From Survival Skills 101 to Introduction to Japanese, students in middle school and high school were able to take a variety of eccentric courses taught by Yale undergrads at last Saturday’s Splash at Yale.
Splash at Yale is a student-run organization that allows Yale students to teach classes each semester on any topic of their choice. Teachers were encouraged to select subjects not taught in a traditional classroom setting, such as neurology, improvisational comedy and modern Middle Eastern Politics. Over 750 middle school and high school students from the Greater New England area registered to take part in 159 classes offered at the event.
Founders Sebastian Caliri ’13 and Ben Horowitz ’15, created Splash at Yale as a way to help students expand their learning beyond traditional school curricula.
“We want to encourage students to find something they love and get excited about learning,” Horowitz said.
Each course had an enrollment maximum of approximately 30 students. All courses had grade-level recommendations, and some had pre-requisites such as pre-calculus.
Students were given the freedom to choose their own courses and pick their own schedule. The administration required students, not parents, to sign up for courses online. Each student was required to make an account on the Splash website to register and receive emails with information about the program.
Parents were given the option of touring the Yale campus, and attending two sample classes and lectures, respectively. The lectures were geared towards teaching parents how they can help their children through the educational process. Dan Zaharopol, CEO of Learning Unlimited, gave a talk on “More Educational Opportunities: Helping Your Children Find Them.” Amy Estersohn, a former assistant director of undergraduate admissions at the University of Chicago, gave tips for a stress-free college search.
While some schools brought groups of students, many participants heard about the event by word-of-mouth. Ervin Zhou, a parent from Edison, N.J., said that Splash was recommended to him by a colleague and that he had brought his two daughters to the event. Zhou was among several parents interviewed who had heard about Splash through former participants.
Yale students were particularly enthusiastic about the opportunity to reach out to students. Splash teacher Lina Zhou ’14 said that Splash is not only a chance for young students to explore new courses, it is also a chance for Yalies to get excited about teaching.
Molly Mullen ’17 taught a course titled “Modular Origami.” Mullen also attended the MIT Splash! Conference in middle school and described her experience while serving on the administration of Splash at Yale.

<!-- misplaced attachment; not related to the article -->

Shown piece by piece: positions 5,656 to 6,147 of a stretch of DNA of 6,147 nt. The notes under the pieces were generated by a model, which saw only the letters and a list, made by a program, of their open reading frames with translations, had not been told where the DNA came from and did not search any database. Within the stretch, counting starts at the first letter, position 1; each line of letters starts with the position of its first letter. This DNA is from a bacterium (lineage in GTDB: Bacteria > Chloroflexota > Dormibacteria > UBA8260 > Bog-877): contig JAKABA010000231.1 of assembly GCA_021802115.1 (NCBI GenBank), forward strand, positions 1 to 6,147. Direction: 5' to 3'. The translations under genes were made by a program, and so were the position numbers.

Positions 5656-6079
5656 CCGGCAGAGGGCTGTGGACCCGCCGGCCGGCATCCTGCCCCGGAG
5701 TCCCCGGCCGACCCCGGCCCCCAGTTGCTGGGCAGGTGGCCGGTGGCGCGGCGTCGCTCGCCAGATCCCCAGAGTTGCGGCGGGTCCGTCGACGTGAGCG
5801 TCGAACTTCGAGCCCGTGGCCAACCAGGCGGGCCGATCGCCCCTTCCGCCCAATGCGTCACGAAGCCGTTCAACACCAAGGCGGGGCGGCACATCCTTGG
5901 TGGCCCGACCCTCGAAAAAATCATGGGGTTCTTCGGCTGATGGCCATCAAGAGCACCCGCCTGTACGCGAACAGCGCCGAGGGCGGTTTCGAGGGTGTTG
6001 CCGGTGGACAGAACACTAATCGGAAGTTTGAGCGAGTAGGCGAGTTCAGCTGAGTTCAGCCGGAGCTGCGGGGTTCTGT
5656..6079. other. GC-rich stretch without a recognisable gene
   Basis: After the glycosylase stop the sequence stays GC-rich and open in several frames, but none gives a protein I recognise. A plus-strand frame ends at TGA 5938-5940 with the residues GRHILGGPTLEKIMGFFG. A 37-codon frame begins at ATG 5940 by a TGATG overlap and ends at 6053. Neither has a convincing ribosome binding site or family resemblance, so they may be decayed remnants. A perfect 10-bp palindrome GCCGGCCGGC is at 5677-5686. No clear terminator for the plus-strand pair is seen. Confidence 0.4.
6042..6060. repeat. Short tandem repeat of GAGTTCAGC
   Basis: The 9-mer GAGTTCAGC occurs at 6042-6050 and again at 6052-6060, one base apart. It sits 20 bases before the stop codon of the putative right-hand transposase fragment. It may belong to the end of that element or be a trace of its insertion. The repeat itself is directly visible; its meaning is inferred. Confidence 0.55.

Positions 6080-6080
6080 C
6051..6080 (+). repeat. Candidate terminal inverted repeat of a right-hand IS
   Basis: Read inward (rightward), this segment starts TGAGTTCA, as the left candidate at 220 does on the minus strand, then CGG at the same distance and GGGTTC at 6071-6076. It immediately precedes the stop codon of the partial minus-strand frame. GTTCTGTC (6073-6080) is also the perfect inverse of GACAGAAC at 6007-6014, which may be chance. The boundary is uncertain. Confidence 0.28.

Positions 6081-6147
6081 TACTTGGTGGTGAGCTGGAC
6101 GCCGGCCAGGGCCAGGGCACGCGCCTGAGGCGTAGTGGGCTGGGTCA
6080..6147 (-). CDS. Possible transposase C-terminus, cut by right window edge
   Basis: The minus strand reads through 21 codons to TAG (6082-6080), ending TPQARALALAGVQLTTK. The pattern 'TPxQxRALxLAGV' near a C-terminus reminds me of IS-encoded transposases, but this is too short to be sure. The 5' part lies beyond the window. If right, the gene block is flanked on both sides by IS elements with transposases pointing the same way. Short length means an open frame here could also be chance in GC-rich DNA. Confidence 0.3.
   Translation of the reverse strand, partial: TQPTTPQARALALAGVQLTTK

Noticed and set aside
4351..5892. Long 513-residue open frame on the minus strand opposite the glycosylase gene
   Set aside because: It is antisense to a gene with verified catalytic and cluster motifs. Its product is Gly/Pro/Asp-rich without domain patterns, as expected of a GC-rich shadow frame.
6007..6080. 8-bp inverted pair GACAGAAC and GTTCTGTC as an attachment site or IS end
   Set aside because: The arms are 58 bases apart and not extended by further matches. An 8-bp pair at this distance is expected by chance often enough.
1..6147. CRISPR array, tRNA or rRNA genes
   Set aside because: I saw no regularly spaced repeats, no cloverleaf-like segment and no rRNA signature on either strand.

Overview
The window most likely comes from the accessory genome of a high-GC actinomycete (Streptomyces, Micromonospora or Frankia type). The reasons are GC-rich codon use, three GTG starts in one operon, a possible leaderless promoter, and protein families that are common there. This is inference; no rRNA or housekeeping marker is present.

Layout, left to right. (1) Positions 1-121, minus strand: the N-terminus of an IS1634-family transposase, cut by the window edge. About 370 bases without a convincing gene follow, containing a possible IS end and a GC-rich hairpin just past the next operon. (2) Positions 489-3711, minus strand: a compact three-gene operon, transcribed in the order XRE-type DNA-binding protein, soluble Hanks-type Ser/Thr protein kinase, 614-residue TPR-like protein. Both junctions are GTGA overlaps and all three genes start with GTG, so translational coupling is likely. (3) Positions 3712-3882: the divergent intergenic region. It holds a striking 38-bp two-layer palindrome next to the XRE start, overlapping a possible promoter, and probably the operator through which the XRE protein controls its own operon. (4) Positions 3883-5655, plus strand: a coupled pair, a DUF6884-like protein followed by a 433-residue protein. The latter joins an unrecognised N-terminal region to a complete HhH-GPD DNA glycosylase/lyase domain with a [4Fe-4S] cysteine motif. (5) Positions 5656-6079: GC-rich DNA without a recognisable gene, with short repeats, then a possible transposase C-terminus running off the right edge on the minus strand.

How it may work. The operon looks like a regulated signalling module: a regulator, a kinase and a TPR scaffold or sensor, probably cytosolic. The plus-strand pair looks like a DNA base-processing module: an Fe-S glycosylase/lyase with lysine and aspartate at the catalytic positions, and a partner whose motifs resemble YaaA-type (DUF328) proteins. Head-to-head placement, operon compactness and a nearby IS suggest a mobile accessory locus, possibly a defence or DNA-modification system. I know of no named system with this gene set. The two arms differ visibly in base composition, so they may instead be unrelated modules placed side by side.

“It’s cool to see some students who might not catch on right away finally learn a new fold,” Mullen said.
When asked about Mullen’s class, student Sklyar Norton said simply, “It’s awesome.” Norton, a home-schooled student, said the option to change courses was one of the most attractive features of the event.
Seventh-grade student Aastha Senjalia from Somerset County, N.J. explained that she enjoyed the interactive part of the class “Learn to play ‘Go!’” in which students squared off in a board game and said she would definitely return to the event in the future.
Over the past year, Splash has expanded to include two other events: Resonance and Sprout. Resonance is a scientific outreach event for high school sophomores and juniors interested in science. Yale Synapse, which helps to support a learning environment for members of the Yale-New Haven health system, hosted the event which includes presentations by Yale professors, TED talks by undergraduates and tours of Yale facilities.
Sprout was created as a way for students to attend classes spanning over three weeks. A Sprout event took place in both July and in October. Each included over 100 students and over 40 Yale teachers. Splash worked with the University Mathematics Department to secure space in Leet Oliver Memorial Hall for the event.
The program cost $15 per student, plus an optional $5 for lunch and $10 for a t-shirt.
A previous version of this article incorrectly identified Amy Estersohn as an assistant director of undergraduate admissions at the University of Chicago. She is in fact the former assistant director.